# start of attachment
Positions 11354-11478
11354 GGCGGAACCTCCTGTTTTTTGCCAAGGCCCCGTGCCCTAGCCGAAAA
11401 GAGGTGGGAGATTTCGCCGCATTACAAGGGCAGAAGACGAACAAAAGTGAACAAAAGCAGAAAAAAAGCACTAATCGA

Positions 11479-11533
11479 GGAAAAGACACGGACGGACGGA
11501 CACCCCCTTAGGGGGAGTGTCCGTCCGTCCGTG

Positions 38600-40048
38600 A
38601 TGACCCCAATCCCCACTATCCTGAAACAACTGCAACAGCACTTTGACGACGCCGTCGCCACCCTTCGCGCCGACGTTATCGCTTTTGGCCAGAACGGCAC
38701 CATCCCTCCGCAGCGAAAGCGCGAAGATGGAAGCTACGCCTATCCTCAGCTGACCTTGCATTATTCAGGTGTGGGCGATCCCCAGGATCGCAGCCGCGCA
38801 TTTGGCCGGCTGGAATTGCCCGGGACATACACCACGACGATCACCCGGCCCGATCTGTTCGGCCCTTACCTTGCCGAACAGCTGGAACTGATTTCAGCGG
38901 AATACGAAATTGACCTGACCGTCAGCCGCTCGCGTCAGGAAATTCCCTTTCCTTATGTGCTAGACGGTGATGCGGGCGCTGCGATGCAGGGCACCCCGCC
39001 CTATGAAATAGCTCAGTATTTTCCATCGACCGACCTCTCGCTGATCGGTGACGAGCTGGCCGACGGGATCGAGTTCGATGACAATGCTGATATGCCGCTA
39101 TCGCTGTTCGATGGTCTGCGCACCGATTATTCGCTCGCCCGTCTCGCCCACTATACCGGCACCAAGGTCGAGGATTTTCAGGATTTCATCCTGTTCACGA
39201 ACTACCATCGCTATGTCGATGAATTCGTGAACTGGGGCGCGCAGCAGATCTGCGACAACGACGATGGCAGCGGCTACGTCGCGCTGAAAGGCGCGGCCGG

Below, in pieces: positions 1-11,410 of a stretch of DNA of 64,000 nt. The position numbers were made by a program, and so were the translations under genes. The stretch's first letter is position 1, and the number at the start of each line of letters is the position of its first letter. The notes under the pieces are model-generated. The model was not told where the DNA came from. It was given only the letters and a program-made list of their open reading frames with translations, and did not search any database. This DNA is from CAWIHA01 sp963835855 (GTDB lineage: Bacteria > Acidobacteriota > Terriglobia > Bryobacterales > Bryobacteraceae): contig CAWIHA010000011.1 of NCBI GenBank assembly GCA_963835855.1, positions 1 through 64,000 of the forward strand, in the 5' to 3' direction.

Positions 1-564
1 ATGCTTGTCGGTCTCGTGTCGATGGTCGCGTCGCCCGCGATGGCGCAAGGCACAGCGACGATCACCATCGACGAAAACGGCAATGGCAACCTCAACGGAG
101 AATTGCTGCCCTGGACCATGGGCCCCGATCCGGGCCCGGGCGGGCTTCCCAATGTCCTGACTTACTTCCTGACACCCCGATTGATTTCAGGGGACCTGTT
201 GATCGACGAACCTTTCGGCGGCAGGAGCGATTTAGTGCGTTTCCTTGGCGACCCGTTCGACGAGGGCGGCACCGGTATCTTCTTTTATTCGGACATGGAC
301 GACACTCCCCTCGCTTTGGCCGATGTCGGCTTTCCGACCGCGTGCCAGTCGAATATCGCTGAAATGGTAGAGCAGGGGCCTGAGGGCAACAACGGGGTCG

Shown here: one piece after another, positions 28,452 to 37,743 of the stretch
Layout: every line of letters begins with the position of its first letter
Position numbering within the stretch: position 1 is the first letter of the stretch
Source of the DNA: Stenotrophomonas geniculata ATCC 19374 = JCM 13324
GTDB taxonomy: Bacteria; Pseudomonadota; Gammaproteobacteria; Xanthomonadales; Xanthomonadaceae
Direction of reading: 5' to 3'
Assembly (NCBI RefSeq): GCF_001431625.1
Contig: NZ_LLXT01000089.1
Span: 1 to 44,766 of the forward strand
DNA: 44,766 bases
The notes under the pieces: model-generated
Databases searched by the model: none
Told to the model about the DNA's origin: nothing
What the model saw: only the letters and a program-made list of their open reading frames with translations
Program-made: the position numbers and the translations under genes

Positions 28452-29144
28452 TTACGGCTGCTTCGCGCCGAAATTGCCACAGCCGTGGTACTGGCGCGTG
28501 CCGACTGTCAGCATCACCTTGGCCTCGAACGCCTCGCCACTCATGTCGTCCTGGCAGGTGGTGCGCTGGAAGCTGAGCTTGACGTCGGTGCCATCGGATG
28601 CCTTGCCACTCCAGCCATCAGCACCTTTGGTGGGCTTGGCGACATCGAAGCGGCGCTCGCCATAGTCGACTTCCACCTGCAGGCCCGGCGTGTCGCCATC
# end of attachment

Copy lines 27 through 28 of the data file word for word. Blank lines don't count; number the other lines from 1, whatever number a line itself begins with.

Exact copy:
Direction of reading: 5' to 3'
Assembly (NCBI RefSeq): GCF_001431625.1